Washers and dryers: MIL had a new machine stop working properly. Problem: Mode Shift Coil. The machine was a smart machine and had OBD (on board diagnostics) which said the MS coil was open. It's just a coil of wire that is bolted with a single bolt to the bottom of the shaft. EASILY accessible. Yet, the manufacturer would not sell just the MSC. They wanted to sell the entire mechanical section for a cost of $135.00 US. With the cost of having a repairman pull the old mechanism, which was in pristine condition, and installing the new mechanism, cost would have been between $333.00 and $400, depending on how hard it was to remove the mech. She decided to scrap it and buy new. I stopped her. Took the machine home with me and disassembled the MSC. It had a blown fusible link. It was rated for 102% normal operation. That meant under the slightest overload the link would blow. I replaced it with one rated for 133% normal operation. The machine is still functioning perfectly. No problems. Cost: $1.95 at Radio Shack. And my time.
 

William Ketel

Joined Jan 23, 2018
16
There has been some legal action about forcing farm equipment manufacturers to sell repair parts to farmers. Not sure about the outcome, though.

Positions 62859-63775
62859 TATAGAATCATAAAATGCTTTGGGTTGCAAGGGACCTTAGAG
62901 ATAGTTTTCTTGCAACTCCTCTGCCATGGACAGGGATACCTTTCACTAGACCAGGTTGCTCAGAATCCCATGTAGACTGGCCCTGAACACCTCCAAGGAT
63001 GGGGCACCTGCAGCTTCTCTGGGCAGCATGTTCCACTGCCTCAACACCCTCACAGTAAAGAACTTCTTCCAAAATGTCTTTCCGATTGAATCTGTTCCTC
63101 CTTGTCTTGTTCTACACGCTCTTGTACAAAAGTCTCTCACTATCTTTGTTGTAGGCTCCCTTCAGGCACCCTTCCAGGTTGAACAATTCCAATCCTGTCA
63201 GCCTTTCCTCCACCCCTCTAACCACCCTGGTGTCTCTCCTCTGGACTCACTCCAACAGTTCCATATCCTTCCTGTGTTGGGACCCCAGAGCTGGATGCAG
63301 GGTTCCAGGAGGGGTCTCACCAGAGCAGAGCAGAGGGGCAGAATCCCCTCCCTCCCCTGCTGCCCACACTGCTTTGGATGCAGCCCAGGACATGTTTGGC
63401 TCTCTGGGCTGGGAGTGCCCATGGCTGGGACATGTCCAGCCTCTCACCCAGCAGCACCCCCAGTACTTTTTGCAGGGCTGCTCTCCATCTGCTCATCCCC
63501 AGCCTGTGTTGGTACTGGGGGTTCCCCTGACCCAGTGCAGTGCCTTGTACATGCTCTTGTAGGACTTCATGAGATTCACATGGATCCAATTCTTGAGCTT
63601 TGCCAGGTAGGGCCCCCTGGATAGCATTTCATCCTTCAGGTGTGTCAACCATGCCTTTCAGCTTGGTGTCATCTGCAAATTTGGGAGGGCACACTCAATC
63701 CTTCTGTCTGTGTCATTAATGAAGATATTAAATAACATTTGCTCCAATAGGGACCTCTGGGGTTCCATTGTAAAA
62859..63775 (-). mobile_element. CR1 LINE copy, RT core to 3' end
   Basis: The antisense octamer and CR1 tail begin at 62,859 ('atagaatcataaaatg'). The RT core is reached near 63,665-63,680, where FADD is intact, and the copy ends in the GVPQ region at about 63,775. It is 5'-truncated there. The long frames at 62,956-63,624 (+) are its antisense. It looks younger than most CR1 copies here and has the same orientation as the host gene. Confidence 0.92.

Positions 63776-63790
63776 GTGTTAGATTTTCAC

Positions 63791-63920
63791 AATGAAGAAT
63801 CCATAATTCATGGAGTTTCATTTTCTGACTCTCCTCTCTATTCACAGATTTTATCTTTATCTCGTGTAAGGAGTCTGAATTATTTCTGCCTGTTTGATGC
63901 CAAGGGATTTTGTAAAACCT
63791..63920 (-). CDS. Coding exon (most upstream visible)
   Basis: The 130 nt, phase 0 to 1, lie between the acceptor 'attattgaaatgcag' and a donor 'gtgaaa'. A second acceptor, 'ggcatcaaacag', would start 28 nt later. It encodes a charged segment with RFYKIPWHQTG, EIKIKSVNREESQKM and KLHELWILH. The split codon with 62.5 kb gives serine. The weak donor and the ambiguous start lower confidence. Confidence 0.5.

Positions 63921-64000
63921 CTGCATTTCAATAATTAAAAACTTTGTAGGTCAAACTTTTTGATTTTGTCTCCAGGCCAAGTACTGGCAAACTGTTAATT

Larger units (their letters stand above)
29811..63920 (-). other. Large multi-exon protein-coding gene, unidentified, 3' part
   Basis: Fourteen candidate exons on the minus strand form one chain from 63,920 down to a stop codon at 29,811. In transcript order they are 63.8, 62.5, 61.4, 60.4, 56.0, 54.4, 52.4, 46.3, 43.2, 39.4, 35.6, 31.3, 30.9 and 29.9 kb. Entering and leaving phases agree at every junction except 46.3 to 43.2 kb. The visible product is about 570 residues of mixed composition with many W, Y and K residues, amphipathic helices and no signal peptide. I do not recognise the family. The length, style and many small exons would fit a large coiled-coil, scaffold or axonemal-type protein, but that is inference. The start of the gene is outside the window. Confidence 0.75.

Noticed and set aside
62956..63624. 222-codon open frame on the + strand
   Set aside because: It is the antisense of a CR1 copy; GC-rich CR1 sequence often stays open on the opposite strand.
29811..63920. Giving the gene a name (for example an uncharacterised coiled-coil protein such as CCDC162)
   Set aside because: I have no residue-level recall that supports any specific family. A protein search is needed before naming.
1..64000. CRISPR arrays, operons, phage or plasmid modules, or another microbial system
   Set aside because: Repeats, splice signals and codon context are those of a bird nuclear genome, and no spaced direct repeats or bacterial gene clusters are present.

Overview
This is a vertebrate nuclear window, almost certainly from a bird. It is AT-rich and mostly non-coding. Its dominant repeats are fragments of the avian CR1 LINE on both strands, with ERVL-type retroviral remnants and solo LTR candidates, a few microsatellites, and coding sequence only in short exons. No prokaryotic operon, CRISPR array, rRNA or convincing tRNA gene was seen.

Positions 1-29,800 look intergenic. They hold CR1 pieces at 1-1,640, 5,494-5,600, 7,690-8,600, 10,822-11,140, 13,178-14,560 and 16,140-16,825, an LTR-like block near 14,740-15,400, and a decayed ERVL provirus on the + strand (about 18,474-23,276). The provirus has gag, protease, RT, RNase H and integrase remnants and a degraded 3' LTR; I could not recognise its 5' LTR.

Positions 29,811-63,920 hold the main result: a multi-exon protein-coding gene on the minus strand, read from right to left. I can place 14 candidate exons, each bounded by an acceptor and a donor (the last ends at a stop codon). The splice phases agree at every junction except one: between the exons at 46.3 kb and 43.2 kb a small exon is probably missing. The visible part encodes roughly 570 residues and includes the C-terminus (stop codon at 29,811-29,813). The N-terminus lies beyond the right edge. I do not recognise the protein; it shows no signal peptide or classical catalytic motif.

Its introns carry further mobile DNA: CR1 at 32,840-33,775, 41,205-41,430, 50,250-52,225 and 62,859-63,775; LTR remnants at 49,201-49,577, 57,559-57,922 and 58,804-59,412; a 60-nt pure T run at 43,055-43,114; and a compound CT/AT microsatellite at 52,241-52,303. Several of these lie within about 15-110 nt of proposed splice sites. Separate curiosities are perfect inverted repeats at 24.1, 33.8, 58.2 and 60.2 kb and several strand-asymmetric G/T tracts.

AND I recall a car (Horizon) that I had many years ago. A removable part in the distributor failed and the only part anybody would sell was a new distributor for $135, which was a good chunk of cash at the time. I wound up fixing it with some plastic welding rot from a neighbor, it worked for another two years with no problems.
 

Thread Starter

Irving

Joined Jan 30, 2016
2,189
Well the plot thickens... the manufacturer no longer stocks that "Harness, PCB to Heater" as its not cost-effective for them to stock a bit of wire and 2 connectors when, and I quote "it can be made on-site". Except the repair company's policy is that only manufacturer supplied approved parts can be used... FFS!

So they've decided its "beyond economical repair", I kid you not, and have offered a free replacement with this years equivalent (cost 620GBP), or, for <20% the cost of a new one, to upgrade to a higher spec machine which can take a bigger load and that would be beneficial.... I'll probably go with that...
 

Thread Starter

Irving

Joined Jan 30, 2016
2,189
There has been some legal action about forcing farm equipment manufacturers to sell repair parts to farmers. Not sure about the outcome, though.
AND I recall a car (Horizon) that I had many years ago. A removable part in the distributor failed and the only part anybody would sell was a new distributor for $135, which was a good chunk of cash at the time. I wound up fixing it with some plastic welding rot from a neighbor, it worked for another two years with no problems.
The "right to repair" movement, which I wholly endorse, is gathering pace in both Europe and US. Go to repair.org